Sunday, September 2, 2012

French school supplies (or Vive la rentrée!)

    We caught the bus to Auchan (kind of like Wal-Mart for Europe) yesterday in order to buy school supplies for the kids.  Lucy doesn't need much (slippers, a blanket, and a pillow for naptime, for example), but the other kids had very long lists.  Apparently, this is something new.  Public school used to be entirely free, with almost everything but the bookbag provided by the school.  Thie lists, however, included everything from a fountain pen (with refill cartridges) to special drawing paper, and many interesting office supplies in between.
     Anyone who knows me knows that I am a sucker for office supplies, so I was pretty intrigued by the lists and thought I would know many of the things.  Some were obvious (compas/compass, for example!) and others familiar (a box of tissues for the classroom to share).  However, despite lots of previous purchases at papeteries in France, as well as a fair amount of time spent on Google Translate and with my dictionary, a number of items left me completely stumped.
   Polly Platt, in French or Foe, offers a useful phrase, which basically translates as "Excuse me for bothering you, sir (or madam), but I have a problem...."  She then suggests making a colorful story out of one's particular need, hoping to engage the interest and sympathy of the person to whom you are making an appeal.  So far, it's worked every time I've needed to use it, and ultimately, I decided that the simplest way of figuring out what everything was would be to take Polly's idea to Auchan with me and, once there, to stop a friendly-looking mom in the aisle and ask her to take pity on me.
    I debated between a few women, but one looked too harassed by her own list and another looked irritated by my children.  I eventually decided on a mom who was speaking kindly to her son and grabbing workbooks to add to a pile, figuring she had her own list and her own children and didn't seem too irritated already.  She smiled at my pleas of total American incomptence in the face of French school supplies, and did indeed take pity on me. As it turned out, she spoke a decent amount of English -- but had no idea what the English words for most of the items were, though she could point me to what they looked like -- and tell me that the list was excessive for public school, but that there was nothing to do about it except suffer through it.  It turns out that many items are things that I've never seen in an American classroom, which might help explain why I didn't have any idea.  (For example, a plastic notebook cover and a fountain pen eraser/rewriter.)  She also had a boy Kate's age, and we sent Kate and the boy off together to look for the supplies that they both needed, and we did our best to get the other things on our lists.  We debated the best compass to buy (cheap? mid-range? expensive?) and discussed whether or not her daughter (almost 3) was too young to be away from mom for preschool two mornings a week (her mom's verdict:  probably).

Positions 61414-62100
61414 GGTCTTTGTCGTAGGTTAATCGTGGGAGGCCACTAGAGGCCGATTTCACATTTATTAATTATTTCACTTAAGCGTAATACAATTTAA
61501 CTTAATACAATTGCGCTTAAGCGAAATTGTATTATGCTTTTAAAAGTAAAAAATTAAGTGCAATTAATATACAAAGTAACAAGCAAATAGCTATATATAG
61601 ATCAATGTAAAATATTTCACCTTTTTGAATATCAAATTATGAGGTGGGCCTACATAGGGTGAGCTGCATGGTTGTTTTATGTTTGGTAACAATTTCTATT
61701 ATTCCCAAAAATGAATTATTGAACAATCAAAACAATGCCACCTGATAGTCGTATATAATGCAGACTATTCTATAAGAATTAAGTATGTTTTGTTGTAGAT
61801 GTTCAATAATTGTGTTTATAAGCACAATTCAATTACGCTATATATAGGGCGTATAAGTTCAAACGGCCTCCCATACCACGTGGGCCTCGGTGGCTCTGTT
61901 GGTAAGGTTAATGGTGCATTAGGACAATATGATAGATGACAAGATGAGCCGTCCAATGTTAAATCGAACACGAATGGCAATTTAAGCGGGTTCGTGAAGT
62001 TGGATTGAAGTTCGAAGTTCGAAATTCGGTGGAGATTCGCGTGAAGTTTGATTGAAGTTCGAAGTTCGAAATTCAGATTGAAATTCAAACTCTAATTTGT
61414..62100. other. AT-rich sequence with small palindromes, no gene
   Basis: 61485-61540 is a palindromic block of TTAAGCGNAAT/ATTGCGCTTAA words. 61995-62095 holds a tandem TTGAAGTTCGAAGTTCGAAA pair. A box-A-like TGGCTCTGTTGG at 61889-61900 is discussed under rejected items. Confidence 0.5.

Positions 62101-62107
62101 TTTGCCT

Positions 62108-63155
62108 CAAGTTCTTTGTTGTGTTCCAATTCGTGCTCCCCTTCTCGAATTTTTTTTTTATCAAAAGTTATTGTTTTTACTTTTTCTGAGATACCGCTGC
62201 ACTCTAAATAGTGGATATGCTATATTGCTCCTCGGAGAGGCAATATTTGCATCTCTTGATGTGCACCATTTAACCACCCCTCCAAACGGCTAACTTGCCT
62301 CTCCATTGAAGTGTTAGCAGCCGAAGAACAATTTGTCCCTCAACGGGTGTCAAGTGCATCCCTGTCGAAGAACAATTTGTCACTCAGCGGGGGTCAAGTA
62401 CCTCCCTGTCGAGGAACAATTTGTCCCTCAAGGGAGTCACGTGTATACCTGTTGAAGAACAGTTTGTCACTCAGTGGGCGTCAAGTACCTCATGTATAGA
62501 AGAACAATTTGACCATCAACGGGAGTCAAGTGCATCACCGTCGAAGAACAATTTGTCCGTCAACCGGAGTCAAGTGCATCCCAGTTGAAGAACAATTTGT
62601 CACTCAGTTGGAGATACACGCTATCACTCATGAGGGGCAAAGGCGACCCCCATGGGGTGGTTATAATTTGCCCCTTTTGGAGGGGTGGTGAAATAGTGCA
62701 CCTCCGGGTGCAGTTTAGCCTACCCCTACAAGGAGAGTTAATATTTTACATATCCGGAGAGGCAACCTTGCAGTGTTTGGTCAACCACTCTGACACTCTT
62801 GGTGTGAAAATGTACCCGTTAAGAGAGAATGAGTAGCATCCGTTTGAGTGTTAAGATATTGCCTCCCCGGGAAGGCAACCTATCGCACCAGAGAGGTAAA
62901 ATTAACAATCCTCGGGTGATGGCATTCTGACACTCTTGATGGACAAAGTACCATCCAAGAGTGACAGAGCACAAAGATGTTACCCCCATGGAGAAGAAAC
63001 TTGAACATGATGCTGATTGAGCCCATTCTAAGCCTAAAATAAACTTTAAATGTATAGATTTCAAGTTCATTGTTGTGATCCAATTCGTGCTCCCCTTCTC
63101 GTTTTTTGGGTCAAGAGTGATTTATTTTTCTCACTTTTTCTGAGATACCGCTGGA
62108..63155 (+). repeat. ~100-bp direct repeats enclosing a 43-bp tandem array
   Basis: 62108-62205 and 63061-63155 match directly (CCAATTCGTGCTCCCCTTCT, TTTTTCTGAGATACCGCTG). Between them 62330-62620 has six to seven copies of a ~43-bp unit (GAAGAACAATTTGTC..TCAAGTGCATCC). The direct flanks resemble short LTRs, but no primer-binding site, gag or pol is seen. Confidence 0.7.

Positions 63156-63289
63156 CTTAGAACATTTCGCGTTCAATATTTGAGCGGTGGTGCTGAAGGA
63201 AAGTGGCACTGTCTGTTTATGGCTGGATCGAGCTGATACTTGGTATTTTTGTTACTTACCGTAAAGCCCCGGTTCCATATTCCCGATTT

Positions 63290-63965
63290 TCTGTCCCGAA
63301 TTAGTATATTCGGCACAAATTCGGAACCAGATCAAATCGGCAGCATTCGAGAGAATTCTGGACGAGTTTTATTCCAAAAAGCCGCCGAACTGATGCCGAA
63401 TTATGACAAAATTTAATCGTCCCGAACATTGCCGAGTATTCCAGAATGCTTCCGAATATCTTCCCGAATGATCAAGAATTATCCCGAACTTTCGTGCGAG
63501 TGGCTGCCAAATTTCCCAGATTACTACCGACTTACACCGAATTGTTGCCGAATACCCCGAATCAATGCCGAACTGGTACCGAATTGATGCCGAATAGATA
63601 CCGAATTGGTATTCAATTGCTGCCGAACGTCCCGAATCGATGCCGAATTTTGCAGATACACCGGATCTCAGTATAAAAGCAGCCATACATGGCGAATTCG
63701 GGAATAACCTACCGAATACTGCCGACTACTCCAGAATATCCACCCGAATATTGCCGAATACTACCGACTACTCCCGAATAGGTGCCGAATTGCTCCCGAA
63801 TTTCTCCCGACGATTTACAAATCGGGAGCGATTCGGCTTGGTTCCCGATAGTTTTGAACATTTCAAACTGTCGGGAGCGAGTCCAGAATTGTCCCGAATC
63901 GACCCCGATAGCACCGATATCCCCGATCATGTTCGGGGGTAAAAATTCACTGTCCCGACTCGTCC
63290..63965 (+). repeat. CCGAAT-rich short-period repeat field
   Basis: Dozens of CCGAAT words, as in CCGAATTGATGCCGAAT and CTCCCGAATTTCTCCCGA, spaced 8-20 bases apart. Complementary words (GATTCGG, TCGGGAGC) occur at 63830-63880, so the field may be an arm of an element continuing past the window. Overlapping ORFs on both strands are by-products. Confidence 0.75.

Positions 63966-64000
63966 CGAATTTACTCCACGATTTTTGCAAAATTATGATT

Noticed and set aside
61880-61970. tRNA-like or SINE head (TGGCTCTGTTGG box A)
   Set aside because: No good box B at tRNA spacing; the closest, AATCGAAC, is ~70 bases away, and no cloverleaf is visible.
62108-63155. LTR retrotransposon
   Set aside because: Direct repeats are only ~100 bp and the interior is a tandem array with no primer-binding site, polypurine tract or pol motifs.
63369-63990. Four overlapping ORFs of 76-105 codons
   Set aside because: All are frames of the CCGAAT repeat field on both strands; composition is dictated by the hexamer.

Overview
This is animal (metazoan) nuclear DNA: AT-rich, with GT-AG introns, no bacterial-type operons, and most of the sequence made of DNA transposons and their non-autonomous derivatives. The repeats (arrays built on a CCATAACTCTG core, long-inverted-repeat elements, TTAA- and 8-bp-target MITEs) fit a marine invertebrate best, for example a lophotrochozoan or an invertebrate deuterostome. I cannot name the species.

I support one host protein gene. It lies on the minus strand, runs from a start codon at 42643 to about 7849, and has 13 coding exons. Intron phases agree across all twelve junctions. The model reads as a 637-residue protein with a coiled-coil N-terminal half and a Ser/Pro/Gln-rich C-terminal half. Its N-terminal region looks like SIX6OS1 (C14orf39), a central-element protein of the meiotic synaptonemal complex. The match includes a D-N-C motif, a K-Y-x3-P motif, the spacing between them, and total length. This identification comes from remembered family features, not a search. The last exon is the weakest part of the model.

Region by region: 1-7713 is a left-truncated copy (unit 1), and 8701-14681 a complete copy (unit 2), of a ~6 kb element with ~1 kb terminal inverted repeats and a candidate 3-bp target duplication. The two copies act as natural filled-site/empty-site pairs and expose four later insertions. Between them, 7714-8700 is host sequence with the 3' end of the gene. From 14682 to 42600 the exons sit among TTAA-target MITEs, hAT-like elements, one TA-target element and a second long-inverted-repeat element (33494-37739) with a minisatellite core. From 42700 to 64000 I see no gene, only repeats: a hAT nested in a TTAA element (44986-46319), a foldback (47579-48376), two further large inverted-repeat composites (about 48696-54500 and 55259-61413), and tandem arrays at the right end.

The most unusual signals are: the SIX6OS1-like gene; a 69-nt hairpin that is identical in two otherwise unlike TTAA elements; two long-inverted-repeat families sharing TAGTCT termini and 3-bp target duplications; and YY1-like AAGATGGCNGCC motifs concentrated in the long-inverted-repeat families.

When I got to the checkout and the checker told me the total (nearly 200 euros), I made a long face and she laughed and said, "Vive la rentrée!"  Yes, indeed.
    But I do now know a lot of words for school supplies and have a pink fountain pen.

1 comment:

  1. Thanks for blogging all f these experiences, Jen! I'm enjoying keeping up with you!